It certainly doesn’t feel like a decade since the release of Thom Yorke’s debut solo album, but returning to it has been enjoyable. From the eponymous opener, the sound of The Eraser is immediately distinctive from anything that came before or after it from Radiohead, focusing on rigidly robotic yet intricate beats throughout and a bias towards electronic instrumentation.
It provides a restrained and sterile aesthetic, only compounded by the sombre tone across most of the tracklist. This doesn’t necessarily detract or add to the album overall, but it does make it harder to be emotive about it, and with such a sway towards intricate electronica and sobering lyrics this task is only made harder. Thom’s vocals glide over the top, often providing relief or contrast from the sterility, and cover themes that are clearly very close to his heart. Anxiety, rejection, and anger all play a big part, making for a release that even Radiohead fans may balk at, but for those that don’t, there’s definitely a good quality of music here.
If The Eraser does nothing else, it gives you what you’d expect from Yorke. Anyone that has followed him closely will know of his love for bringing electronics into his music and many will know him for his voice, positively or otherwise. For his debut solo album, this mix came right to the forefront, and there’s certainly a lot to be liked here. I’m unsure as to what I’d want in order to enjoy this album more, but at times it just feels too sterile to love, which isn’t something that I feel can be ‘fixed.’ A decent, sombre listen.
7 out of 10
With Radiohead being one of my favourite bands still touring today, Thom Yorke is a writer that has had a huge influence on the way that I appreciate, create, and perform music. From seeing his signature expressive dancing live at Victoria Park on their tour of In Rainbows, one thing that anyone should be able to appreciate is his integrity, diversity, and reluctance to conform. With that, ten years after its release, I have been given the chance to vent my appreciate for his first solo project; The Eraser.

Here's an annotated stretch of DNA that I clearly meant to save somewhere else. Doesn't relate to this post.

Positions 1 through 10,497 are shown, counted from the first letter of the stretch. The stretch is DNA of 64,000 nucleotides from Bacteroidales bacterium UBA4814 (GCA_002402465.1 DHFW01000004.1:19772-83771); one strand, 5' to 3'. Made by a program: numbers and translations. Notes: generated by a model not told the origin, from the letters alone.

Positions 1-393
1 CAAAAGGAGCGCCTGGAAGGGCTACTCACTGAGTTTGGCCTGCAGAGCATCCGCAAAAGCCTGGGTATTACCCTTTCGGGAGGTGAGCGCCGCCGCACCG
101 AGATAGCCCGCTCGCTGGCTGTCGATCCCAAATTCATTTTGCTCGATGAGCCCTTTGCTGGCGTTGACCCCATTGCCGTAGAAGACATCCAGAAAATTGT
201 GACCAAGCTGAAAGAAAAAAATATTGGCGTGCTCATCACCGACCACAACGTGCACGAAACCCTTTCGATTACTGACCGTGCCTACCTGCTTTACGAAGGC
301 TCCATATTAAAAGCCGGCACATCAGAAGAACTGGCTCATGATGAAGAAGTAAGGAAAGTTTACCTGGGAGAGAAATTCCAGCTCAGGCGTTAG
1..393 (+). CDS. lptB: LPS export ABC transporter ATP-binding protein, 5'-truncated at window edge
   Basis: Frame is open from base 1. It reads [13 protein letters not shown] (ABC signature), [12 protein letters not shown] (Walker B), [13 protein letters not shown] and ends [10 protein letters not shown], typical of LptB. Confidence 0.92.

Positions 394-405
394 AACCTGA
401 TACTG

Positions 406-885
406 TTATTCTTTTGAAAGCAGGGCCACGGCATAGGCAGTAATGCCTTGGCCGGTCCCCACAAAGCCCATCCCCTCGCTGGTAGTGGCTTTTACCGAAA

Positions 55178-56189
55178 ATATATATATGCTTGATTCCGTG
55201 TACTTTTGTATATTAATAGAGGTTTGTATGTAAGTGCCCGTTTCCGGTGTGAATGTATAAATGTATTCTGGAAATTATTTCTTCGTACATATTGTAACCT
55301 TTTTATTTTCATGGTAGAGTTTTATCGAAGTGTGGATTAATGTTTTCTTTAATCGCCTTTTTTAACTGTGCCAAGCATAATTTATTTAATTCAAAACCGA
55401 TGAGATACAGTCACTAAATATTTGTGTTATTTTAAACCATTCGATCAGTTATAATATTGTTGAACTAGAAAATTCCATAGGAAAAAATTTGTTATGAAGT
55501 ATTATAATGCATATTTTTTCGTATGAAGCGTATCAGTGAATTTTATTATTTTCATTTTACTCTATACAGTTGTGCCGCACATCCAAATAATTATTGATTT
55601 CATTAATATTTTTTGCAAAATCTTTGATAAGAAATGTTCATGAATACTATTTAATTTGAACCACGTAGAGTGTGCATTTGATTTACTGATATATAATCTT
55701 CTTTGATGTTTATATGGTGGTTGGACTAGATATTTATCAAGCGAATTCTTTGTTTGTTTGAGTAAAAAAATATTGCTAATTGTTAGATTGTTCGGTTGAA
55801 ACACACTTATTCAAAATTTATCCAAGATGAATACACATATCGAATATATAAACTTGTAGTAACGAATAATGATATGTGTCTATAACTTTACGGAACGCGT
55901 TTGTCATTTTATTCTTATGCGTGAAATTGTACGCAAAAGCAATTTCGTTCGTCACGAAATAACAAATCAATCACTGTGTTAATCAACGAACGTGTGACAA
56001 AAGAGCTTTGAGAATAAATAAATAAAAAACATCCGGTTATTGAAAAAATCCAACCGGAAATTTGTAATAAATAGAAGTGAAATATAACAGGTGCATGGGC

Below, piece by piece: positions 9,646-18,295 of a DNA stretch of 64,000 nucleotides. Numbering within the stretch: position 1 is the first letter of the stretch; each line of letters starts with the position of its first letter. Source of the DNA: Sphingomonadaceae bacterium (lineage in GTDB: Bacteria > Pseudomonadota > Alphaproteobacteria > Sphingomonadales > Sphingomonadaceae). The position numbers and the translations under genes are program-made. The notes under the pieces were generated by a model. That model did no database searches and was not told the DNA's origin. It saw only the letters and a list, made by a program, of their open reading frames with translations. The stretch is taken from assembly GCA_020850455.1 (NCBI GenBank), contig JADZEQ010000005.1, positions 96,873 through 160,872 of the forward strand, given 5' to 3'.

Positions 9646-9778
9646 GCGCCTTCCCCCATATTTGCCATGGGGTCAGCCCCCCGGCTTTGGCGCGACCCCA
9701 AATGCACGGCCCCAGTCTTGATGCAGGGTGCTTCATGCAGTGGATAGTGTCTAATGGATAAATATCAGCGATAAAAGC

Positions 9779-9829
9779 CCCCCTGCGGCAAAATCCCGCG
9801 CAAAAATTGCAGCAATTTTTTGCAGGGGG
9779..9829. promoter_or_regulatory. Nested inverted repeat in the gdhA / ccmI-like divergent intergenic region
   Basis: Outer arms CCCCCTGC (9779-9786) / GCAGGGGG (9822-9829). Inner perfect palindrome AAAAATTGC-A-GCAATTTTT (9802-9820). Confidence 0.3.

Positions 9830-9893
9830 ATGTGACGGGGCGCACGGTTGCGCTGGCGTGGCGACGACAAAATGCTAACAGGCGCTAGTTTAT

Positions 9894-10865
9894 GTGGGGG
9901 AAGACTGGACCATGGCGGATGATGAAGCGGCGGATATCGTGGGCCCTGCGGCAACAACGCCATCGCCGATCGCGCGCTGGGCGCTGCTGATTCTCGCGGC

From the strong, syncopated, electronic introduction in the opening title track, The Eraser absorbs you inside Thom Yorke’s world, one which carries his prolific, chilling, and unusually enchanting melodies, illustrating his admirable range. Sparse instrumentation creates a landscape of unusually pleasing harmonies connected through erratic electronic percussion (at times fused with scatty vocal loops). All of this is told with quirky imagery that breathe a fresh air of light to the saturated cliches and common phrases heard from various other writers. One of Thom’s greatest strengths in his songwriting is the openness for interpretation in which the listener can relate these lyrics with several contexts, creating a unique meaning for each listener.
A man that surely needs to prove nothing at the point of this creation, has painted an album that from an outside perspective may appear melancholy but through an admirer’s eyes is inspiring, provocative, and a highly enjoyable individual experience.